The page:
Outside OECD countries, the current situation and outlook of electricity markets are quite heterogeneous. In various parts of the world, open markets do not exist and in some cases even the electricity grid does not reach all potential customers. Access to good quality and reliable supply continues to be an important problem in Sub-Saharan Africa and in certain regions of Asia and Latin America. Centralized electrification programmes have often proven to be insufficient. More recently, improvements in RES-based distributed generation, storage and digital technologies have opened the door to new public and private sector driven electrification initiatives. Unfortunately, a lack of coordination between them and a lack of industry reform, especially regarding distribution, represent critical issues. In this context, the assignment of an obligation to supply over a certain area to a given entity, the provision of an adequate mechanism for cost recovery, and the selection of an appropriate mix of traditional grid expansion, mini-grids deployment and stand-alone electricity systems could constitute the best approach to achieve universal electricity access (for more information on how to achieve universal electricity access, look at Chapter 20 by Ignacio Pérez-Arriaga, Divyam Nagpal, Grégoire Jacquot and Robert Stoner)
China is one of the countries that were able to successfully ensure a reliable connection to basically all its citizens and firms. Over the past four decades, it modified several times the organization of its power industry, guaranteeing the enormous investment needed to support the massive expansion of its economy and the associated growth in energy consumption. However, for a variety of reasons, China failed to deliver cost-effective electricity, technological innovation and climate change mitigation. Elements of competition have been introduced since the 1980s, but control is still firmly in the hands of the Government. Politics, not markets, shape and constrain the development and reform of the sector. Competing visions of what should change, how specific changes should take place and whose interest should be protected have limited the choice and the ability of the Government to implement consistent policy measures. In recent years, however, Chinese electric firms have started to act beyond national borders. Their desire to be part of the future and compete on international markets represents, together with the enormous challenges posed by the commitment to decarbonize the economy over the next decades, a major driving force for electricity reforms towards a more market-based system. A driving force that the latest news from China suggest the Government seems to be willing to embrace (for more information on the reform of the Chinese electricity industry, look at Chapter 21 by Xu Yi-Chong).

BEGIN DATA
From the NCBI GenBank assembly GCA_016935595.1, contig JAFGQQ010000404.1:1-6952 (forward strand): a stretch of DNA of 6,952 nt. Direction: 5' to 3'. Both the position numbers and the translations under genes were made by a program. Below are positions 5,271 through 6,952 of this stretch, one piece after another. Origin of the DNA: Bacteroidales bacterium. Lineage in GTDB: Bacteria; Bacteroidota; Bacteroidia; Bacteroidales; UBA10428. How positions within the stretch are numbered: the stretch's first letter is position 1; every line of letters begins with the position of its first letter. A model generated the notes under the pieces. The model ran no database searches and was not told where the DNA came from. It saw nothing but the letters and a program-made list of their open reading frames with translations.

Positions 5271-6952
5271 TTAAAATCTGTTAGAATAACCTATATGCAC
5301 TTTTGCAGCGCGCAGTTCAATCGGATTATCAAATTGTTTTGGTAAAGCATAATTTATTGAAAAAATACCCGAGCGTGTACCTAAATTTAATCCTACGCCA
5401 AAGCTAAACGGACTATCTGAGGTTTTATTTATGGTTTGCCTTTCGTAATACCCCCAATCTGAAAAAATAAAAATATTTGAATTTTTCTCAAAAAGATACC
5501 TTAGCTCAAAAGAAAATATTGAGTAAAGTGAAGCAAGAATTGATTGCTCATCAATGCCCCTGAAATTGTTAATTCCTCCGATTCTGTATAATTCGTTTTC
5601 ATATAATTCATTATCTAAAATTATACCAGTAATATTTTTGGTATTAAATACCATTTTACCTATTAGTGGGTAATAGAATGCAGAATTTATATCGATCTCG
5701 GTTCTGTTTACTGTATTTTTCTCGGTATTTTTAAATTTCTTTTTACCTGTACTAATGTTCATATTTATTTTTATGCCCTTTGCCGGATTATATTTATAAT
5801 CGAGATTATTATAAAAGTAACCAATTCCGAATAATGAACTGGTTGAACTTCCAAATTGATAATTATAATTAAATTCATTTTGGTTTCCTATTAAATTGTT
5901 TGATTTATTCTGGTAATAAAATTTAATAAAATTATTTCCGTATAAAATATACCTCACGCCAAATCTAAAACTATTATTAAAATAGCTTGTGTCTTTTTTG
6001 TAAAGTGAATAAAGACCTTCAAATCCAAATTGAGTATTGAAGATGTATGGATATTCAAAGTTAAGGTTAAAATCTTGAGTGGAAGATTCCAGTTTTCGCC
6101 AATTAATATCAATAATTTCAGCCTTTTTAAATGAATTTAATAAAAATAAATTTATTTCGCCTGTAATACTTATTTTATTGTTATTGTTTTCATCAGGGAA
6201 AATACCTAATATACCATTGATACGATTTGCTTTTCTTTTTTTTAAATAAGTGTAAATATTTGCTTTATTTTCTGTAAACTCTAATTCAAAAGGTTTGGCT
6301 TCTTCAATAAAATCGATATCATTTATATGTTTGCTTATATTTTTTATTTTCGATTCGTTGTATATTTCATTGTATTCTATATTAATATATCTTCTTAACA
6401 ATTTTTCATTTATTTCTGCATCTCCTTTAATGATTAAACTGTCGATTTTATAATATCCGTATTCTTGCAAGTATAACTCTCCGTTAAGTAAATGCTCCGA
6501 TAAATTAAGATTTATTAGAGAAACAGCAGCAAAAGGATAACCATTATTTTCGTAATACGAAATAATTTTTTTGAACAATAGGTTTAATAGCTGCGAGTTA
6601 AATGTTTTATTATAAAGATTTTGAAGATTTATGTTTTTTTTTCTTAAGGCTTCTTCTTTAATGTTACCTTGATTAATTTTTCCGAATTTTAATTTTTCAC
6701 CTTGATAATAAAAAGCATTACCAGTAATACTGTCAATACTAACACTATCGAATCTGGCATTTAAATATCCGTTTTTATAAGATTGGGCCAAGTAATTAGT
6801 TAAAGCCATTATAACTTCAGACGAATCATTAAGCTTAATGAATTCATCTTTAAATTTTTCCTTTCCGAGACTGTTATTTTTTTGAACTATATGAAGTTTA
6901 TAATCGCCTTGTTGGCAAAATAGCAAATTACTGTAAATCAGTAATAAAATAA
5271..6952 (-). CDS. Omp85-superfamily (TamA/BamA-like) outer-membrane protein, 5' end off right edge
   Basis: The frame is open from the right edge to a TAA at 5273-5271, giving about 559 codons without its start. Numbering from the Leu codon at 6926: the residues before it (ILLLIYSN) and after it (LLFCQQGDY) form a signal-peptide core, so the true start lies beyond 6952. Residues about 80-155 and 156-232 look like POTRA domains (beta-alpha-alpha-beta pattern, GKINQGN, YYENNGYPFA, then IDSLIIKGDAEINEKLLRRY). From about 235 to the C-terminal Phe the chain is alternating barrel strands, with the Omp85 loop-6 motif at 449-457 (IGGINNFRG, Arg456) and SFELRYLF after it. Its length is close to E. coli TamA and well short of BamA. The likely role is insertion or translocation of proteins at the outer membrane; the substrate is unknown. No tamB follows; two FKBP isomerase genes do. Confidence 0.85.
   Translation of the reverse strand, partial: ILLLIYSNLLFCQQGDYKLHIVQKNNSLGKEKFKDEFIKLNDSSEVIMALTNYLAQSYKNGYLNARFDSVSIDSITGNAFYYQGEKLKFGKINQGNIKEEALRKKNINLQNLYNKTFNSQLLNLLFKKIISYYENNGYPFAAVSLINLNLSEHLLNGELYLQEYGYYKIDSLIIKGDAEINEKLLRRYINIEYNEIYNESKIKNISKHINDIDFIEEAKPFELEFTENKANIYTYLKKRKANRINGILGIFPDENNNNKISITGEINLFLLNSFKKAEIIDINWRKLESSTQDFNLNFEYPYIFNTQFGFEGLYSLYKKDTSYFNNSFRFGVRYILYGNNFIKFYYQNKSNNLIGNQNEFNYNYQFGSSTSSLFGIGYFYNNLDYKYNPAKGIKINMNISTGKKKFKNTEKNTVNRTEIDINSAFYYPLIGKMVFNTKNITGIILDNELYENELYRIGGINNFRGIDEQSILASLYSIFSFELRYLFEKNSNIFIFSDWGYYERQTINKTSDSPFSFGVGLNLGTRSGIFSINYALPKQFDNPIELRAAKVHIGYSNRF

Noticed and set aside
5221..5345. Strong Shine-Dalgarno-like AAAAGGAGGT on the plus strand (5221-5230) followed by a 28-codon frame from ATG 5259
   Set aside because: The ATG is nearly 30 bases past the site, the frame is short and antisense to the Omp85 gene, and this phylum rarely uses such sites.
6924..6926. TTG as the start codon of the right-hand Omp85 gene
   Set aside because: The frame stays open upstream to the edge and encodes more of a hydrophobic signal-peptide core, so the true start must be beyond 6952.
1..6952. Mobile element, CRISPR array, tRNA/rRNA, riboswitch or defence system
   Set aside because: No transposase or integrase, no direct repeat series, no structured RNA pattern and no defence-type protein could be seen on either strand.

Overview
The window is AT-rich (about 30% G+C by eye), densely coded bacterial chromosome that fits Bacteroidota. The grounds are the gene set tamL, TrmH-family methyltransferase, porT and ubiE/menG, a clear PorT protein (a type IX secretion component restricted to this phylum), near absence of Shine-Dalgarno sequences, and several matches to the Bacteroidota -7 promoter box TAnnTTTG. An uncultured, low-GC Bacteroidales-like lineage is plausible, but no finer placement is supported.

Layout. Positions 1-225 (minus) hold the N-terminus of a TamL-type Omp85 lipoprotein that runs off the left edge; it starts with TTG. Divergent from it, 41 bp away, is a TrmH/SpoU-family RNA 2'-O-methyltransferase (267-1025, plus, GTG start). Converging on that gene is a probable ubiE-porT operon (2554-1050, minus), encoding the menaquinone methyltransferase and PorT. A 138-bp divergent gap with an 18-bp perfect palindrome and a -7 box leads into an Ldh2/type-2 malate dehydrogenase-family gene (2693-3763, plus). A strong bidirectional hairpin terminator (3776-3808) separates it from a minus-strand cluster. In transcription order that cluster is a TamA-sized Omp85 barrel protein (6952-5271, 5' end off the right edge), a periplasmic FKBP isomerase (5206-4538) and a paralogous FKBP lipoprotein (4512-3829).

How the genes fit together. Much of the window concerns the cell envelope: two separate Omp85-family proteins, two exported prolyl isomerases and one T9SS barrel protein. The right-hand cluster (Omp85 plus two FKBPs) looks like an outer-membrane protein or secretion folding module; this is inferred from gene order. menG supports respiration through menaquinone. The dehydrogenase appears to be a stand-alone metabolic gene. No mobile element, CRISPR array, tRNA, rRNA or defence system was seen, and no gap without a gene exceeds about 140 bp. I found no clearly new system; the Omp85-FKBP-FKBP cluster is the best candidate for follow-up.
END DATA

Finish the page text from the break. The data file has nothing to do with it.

Lack of industry reform is one of the main reasons behind the poor performance of electric utilities in Sub-Saharan Africa and the high share of the population still without access to electricity. Publicly-owned monopolies are frequently unable to recover their costs by charging their customers and often rely on government subsidies or international support. In turn, weak financial conditions impede an adequate expansion of the grid, the timely payment of independent power producers, and the delivery of reliable supply. Poor-quality service undermines the willingness of customers to pay their bills and of governments to enforce them, thereby closing a vicious circle. A massive inflow of Chinese investments has somewhat improved the situation in the past decade, but much remains to be done. However, the advances in RES-based generation technologies, both utility-scale and distributed, offer today new opportunities which can positively combine with new digital solutions. The experience of countries like Kenya suggests that low-cost RES plus innovative business models allow poorly served countries to avoid the need for expensive centralized grid expansion and spur electrification despite – or maybe because of – a lack of reforms (for more information on the evolution of electricity sectors in Africa, look at Chapter 22 by Vivien Foster, Anton Eberhard and Gabrielle Dyson).
If you want to hear more on the current disruptions in the electricity sector and the future of electricity markets, or if you would like to pose questions to some of the contributors of the Handbook on Electricity Markets, join the second open-access webinar hosted by FSR and IAEE on 15 November 2021.